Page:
D.C. jury acquits first batch of Trump Inauguration Day protesters
D.C. police indiscriminately pepper-sprayed protesters and deployed military-grade weapons such as “stingers” that release smoke, rubber pellets, chemicals, and concussion and flash-bang grenades. AP

WASHINGTON — While top Republicans were heaping praise Dec. 21 on President Trump for his “extraordinary leadership” in pushing through a massive transfer of wealth from workers to the super rich, he got a reminder from the courts that he can’t necessarily count on backing form all branches of the government.

The GOP Trump administration’s effort to throw Inauguration Day protesters in jail struck out in the first actual trial on Dec. 21, when the jury acquitted six defendants – including a reporter and a news videographer – on all charges.

Not only that, but during the trial, the judge previously threw out the most serious charge against the six: inciting to riot. Conviction on that count could have landed them in jail for up to 10 years on each of multiple counts.

Photojournalist/videographer Alexei Wood of San Antonio, whose arrest drew protests from The News Guild and the Reporters Committee for Freedom of the Press, stood trial. So did Michelle Macchio of Naples, Fla., Jennifer Armento and Oliver Harris, both of Philadelphia, Christina Simmons of Cockeysville, Md., and Brittne Lawson of Pittsburgh; one of the other five was a nurse, another was a reporter, news outlets said.

All were originally charged with inciting to riot, with prosecutors, acting at the direction of Trump’s Justice Department showing videos of the events in downtown D.C. on Inauguration Day. The videos — including one from a right-wing group known for lawbreaking in its undercover videos against Planned Parenthood – just showed the general scene of broken windows and one car set afire.

None of the individual defendants were identified in the videos. Nor were any other of the 200+ protesters D.C. police rounded up indiscriminately in a “kettle” that swept up and corralled everybody in sight, regardless of their actions or involvement. Other police forces, notably in St. Louis, have also used the “kettle” for huge roundups of protesters.

After D.C. Superior Court Judge Lynn Leibovitz threw out the inciting to riot charge, all six were tried on misdemeanors instead. At the end of the month-long trial, defense attorney Sarah Kroff reminded jurors one police commander was heard on the radio calling all demonstrators anarchists, while other Metropolitan Police officers were recorded slamming the defendants’ opposition to capitalism and fascism, and adding anti-Black Lives Matter and anti-Semitic comments.

“This is about politics. This is about police and local prosecutors who work for the Department of Justice. And we know who they report to,” Kroff said: Trump. “All the government proved was that these individuals showed up and walked as protesters. And that is not a crime.”

The jury’s verdict elated DefendJ20, the successor to DisruptJ20, the loose – and infiltrated – group which organized the protests. But DefendJ20 also warned the feds would charge ahead with trials for the remaining 166 defendants, a statement, the U.S. attorney’s office confirmed.

“The 6 #j20 defendants on trial were acquitted on all charges!!” DefendJ20 tweeted. “There are still ~185 other defendants facing charges, please donate to help continue the fight! #defendj20 #dropj20 #j20trials.”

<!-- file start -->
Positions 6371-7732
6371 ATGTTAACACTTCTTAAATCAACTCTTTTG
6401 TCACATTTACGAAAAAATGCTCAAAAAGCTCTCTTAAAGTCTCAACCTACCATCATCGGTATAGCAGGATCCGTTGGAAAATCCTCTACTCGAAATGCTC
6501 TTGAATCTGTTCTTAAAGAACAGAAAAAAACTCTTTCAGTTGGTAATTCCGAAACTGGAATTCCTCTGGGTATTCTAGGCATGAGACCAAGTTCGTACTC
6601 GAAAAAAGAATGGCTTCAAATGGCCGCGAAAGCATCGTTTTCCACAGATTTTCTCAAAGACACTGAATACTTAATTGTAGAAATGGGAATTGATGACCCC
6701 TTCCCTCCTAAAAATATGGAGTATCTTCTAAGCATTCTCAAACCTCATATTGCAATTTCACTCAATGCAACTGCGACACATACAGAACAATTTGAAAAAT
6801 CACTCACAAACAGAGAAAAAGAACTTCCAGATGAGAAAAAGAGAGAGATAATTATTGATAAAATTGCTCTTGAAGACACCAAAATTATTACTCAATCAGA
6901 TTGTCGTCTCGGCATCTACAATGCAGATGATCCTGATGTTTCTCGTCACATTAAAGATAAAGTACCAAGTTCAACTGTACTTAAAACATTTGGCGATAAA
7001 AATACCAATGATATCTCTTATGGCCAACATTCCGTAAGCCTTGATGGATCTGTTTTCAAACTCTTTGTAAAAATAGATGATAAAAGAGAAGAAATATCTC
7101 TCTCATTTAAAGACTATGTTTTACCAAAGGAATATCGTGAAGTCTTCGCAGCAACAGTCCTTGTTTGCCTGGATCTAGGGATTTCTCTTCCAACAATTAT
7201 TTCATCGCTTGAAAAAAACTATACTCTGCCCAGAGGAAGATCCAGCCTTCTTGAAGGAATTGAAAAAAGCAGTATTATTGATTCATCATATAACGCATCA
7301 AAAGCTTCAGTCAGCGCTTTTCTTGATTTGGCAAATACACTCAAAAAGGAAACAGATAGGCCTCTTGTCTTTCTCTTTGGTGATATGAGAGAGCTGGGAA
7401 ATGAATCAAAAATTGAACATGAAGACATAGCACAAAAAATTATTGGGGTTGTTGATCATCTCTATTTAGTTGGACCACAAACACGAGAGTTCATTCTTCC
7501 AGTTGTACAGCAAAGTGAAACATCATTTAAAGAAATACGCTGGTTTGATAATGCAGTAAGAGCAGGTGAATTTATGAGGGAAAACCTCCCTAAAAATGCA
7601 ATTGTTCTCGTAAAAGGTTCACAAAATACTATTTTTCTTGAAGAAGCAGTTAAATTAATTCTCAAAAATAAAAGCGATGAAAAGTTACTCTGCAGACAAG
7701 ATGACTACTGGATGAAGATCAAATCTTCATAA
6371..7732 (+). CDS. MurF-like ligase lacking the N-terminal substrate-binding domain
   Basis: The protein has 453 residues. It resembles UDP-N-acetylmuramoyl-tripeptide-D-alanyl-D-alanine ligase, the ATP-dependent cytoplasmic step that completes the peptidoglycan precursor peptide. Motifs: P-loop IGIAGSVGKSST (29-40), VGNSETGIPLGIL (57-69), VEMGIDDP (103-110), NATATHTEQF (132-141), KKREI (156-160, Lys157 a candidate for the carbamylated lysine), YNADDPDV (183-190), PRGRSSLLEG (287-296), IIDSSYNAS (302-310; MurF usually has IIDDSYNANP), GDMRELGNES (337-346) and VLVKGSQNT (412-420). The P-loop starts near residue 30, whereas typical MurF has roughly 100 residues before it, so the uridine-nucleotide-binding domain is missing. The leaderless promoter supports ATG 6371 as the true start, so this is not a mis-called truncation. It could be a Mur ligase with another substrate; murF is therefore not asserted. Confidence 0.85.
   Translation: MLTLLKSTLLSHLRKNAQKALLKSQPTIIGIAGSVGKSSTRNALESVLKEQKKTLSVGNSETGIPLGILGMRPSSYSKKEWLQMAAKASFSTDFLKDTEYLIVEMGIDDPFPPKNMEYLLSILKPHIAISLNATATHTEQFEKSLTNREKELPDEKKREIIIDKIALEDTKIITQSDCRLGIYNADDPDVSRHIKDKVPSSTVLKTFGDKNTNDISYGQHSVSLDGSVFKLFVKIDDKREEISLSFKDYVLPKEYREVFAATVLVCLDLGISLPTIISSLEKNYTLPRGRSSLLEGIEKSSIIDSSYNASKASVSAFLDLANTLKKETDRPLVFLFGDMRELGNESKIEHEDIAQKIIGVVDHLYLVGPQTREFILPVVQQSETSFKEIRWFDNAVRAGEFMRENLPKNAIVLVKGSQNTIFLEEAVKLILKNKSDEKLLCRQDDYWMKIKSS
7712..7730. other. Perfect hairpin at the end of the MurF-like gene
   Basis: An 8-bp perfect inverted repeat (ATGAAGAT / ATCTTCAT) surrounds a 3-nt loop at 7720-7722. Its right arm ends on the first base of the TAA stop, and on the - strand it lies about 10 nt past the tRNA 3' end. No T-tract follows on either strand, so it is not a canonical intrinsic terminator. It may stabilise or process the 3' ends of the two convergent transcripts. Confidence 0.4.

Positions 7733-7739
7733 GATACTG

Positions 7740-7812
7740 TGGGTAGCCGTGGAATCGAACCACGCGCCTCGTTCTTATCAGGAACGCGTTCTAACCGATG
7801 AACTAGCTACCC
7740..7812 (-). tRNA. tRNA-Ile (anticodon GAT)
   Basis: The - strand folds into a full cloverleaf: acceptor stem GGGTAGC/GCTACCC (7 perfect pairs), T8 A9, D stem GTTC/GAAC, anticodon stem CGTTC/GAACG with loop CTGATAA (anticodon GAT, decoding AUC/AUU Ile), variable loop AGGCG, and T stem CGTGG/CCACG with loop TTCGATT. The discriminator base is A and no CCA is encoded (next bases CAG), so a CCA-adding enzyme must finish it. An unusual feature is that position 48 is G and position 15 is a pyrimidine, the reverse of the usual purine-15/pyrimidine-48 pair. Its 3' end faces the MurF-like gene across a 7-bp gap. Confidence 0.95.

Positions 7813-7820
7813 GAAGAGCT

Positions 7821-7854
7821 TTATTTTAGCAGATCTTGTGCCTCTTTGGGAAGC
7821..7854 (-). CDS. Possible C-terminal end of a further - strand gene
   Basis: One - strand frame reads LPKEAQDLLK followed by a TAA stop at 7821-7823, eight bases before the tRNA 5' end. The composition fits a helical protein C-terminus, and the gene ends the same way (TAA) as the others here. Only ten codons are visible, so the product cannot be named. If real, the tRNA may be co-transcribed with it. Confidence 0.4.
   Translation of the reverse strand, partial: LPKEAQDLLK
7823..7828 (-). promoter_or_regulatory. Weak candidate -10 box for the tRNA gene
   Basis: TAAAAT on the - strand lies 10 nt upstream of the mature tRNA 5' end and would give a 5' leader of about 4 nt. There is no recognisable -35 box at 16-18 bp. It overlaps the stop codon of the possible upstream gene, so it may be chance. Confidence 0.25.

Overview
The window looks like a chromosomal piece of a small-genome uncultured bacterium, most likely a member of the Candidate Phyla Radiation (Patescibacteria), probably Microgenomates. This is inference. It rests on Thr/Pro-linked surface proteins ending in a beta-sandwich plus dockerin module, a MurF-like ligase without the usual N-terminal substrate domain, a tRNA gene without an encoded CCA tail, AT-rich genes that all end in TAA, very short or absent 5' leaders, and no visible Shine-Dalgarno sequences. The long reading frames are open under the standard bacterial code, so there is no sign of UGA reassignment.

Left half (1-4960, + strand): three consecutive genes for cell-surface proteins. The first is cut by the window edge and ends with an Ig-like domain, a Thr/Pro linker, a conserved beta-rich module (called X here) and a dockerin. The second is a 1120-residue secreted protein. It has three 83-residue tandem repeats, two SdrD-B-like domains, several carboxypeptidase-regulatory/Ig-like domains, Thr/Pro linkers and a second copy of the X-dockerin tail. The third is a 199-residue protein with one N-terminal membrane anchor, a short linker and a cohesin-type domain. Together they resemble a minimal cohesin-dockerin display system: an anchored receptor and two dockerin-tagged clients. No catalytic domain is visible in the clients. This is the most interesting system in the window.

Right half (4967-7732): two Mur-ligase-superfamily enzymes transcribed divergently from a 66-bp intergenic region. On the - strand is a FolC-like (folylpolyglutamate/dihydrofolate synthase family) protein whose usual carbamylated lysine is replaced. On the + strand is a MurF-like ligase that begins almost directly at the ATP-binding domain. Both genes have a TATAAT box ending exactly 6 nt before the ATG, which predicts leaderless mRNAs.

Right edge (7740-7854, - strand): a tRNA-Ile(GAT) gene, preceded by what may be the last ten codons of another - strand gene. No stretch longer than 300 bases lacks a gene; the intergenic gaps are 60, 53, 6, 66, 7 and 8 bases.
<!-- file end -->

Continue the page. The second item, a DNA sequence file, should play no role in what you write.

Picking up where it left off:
Added j20resistance, in another tweet: “Today the Trump administration, backed by reactionary detectives, far-right trolls who supplied media, neo-Nazis who doxxed those arrested at the request of police lost in court. What happens tomorrow is up to us.”

The American Civil Liberties Union, which also spoke out for the protesters’ freedom of speech, described the circumstances of the arrests on Jan. 20.

“On the day Donald Trump was inaugurated, D.C. police arrested hundreds of people exercising their First Amendment right to protest the inauguration of Donald Trump,” ACLU said.

“D.C. police indiscriminately pepper-sprayed protesters and deployed military-grade weapons such as ‘stingers’ that release smoke, rubber pellets, chemicals, and concussion and flash-bang grenades.”

“More than 230 people – including journalists, legal observers, and medics – were rounded up and held on a street corner, and denied food, water, and even toilets for up to eight hours. Some had panic attacks from being held in this confined space. Others’ fingers went numb from too-tight zip tie handcuffs. Police officers mocked their pain and discomfort.”

The U.S. attorney’s office for D.C., which handles criminal trials in the Nation’s Capital, “believes the evidence shows a riot occurred on Jan. 20, 2017, during which numerous public and private properties were damaged or destroyed.”

It said the riot “created a danger” for area residents, workers and visitors, but claimed “every defendant is judged based on his or her personal conduct and intent” – claim the defense showed was a lie.

“We appreciate the jury’s close examination of the individual conduct and intent of each defendant during this trial and respect its verdict,” the statement continued. “In the remaining pending cases, we look forward to the same rigorous review for each defendant.”


CONTRIBUTOR

Mark Gruenberg
Mark Gruenberg

Mark Gruenberg is head of the Washington, D.C., bureau of People's World. He is also the editor of Press Associates Inc. (PAI), a union news service in Washington, D.C. that he has headed since 1999. Previously, he worked as Washington correspondent for the Ottaway News Service, as Port Jervis bureau chief for the Middletown, NY Times Herald Record, and as a researcher and writer for Congressional Quarterly. Mark obtained his BA in public policy from the University of Chicago and worked as the University of Chicago correspondent for the Chicago Daily News.

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